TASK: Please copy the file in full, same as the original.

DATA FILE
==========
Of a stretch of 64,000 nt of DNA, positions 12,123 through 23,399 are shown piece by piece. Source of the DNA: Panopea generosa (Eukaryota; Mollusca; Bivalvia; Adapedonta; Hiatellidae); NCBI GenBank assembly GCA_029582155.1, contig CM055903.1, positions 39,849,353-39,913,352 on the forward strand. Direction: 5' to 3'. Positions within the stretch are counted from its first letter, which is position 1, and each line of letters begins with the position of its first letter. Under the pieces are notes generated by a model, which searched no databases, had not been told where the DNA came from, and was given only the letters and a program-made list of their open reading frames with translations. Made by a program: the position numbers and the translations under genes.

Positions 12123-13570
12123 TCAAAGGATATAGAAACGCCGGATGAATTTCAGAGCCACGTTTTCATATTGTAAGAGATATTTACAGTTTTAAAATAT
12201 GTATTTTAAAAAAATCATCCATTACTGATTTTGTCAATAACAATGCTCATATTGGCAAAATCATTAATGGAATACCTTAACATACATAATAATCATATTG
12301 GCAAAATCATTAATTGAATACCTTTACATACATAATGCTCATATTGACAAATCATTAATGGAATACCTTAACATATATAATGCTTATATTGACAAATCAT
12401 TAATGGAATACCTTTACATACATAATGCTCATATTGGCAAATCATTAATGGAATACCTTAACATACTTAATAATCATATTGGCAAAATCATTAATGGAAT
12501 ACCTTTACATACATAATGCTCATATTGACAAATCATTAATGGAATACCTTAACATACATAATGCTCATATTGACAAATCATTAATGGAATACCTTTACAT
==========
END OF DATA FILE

Of a stretch of 64,000 nt of DNA, positions 12,123 through 23,399 are shown piece by piece. Source of the DNA: Panopea generosa (Eukaryota; Mollusca; Bivalvia; Adapedonta; Hiatellidae); NCBI GenBank assembly GCA_029582155.1, contig CM055903.1, positions 39,849,353-39,913,352 on the forward strand. Direction: 5' to 3'. Positions within the stretch are counted from its first letter, which is position 1, and each line of letters begins with the position of its first letter. Under the pieces are notes generated by a model, which searched no databases, had not been told where the DNA came from, and was given only the letters and a program-made list of their open reading frames with translations. Made by a program: the position numbers and the translations under genes.

Positions 12123-13570
12123 TCAAAGGATATAGAAACGCCGGATGAATTTCAGAGCCACGTTTTCATATTGTAAGAGATATTTACAGTTTTAAAATAT
12201 GTATTTTAAAAAAATCATCCATTACTGATTTTGTCAATAACAATGCTCATATTGGCAAAATCATTAATGGAATACCTTAACATACATAATAATCATATTG
12301 GCAAAATCATTAATTGAATACCTTTACATACATAATGCTCATATTGACAAATCATTAATGGAATACCTTAACATATATAATGCTTATATTGACAAATCAT
12401 TAATGGAATACCTTTACATACATAATGCTCATATTGGCAAATCATTAATGGAATACCTTAACATACTTAATAATCATATTGGCAAAATCATTAATGGAAT
12501 ACCTTTACATACATAATGCTCATATTGACAAATCATTAATGGAATACCTTAACATACATAATGCTCATATTGACAAATCATTAATGGAATACCTTTACAT